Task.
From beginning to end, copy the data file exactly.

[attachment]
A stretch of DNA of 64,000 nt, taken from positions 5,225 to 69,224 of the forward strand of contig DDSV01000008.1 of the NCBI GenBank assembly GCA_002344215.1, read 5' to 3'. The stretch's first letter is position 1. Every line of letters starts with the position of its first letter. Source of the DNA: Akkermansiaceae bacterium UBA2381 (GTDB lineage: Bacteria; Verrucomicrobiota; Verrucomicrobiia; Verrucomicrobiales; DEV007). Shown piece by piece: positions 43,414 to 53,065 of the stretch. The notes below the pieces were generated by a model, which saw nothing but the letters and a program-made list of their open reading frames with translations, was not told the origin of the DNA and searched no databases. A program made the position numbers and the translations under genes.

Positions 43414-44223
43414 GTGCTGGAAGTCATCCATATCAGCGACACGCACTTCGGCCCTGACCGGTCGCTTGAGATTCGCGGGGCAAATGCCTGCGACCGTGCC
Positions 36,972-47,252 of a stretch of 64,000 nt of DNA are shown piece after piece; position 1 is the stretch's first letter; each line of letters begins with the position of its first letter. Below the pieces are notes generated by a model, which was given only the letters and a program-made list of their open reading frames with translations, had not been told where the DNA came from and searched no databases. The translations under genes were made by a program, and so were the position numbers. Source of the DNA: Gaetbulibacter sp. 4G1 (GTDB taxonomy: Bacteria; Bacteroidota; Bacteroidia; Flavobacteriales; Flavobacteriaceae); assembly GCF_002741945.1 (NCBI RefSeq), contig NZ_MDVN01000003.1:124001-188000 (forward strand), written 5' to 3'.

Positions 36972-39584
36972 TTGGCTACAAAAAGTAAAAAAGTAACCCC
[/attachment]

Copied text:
A stretch of DNA of 64,000 nt, taken from positions 5,225 to 69,224 of the forward strand of contig DDSV01000008.1 of the NCBI GenBank assembly GCA_002344215.1, read 5' to 3'. The stretch's first letter is position 1. Every line of letters starts with the position of its first letter. Source of the DNA: Akkermansiaceae bacterium UBA2381 (GTDB lineage: Bacteria; Verrucomicrobiota; Verrucomicrobiia; Verrucomicrobiales; DEV007). Shown piece by piece: positions 43,414 to 53,065 of the stretch. The notes below the pieces were generated by a model, which saw nothing but the letters and a program-made list of their open reading frames with translations, was not told the origin of the DNA and searched no databases. A program made the position numbers and the translations under genes.

Positions 43414-44223
43414 GTGCTGGAAGTCATCCATATCAGCGACACGCACTTCGGCCCTGACCGGTCGCTTGAGATTCGCGGGGCAAATGCCTGCGACCGTGCC
Positions 36,972-47,252 of a stretch of 64,000 nt of DNA are shown piece after piece; position 1 is the stretch's first letter; each line of letters begins with the position of its first letter. Below the pieces are notes generated by a model, which was given only the letters and a program-made list of their open reading frames with translations, had not been told where the DNA came from and searched no databases. The translations under genes were made by a program, and so were the position numbers. Source of the DNA: Gaetbulibacter sp. 4G1 (GTDB taxonomy: Bacteria; Bacteroidota; Bacteroidia; Flavobacteriales; Flavobacteriaceae); assembly GCF_002741945.1 (NCBI RefSeq), contig NZ_MDVN01000003.1:124001-188000 (forward strand), written 5' to 3'.

Positions 36972-39584
36972 TTGGCTACAAAAAGTAAAAAAGTAACCCC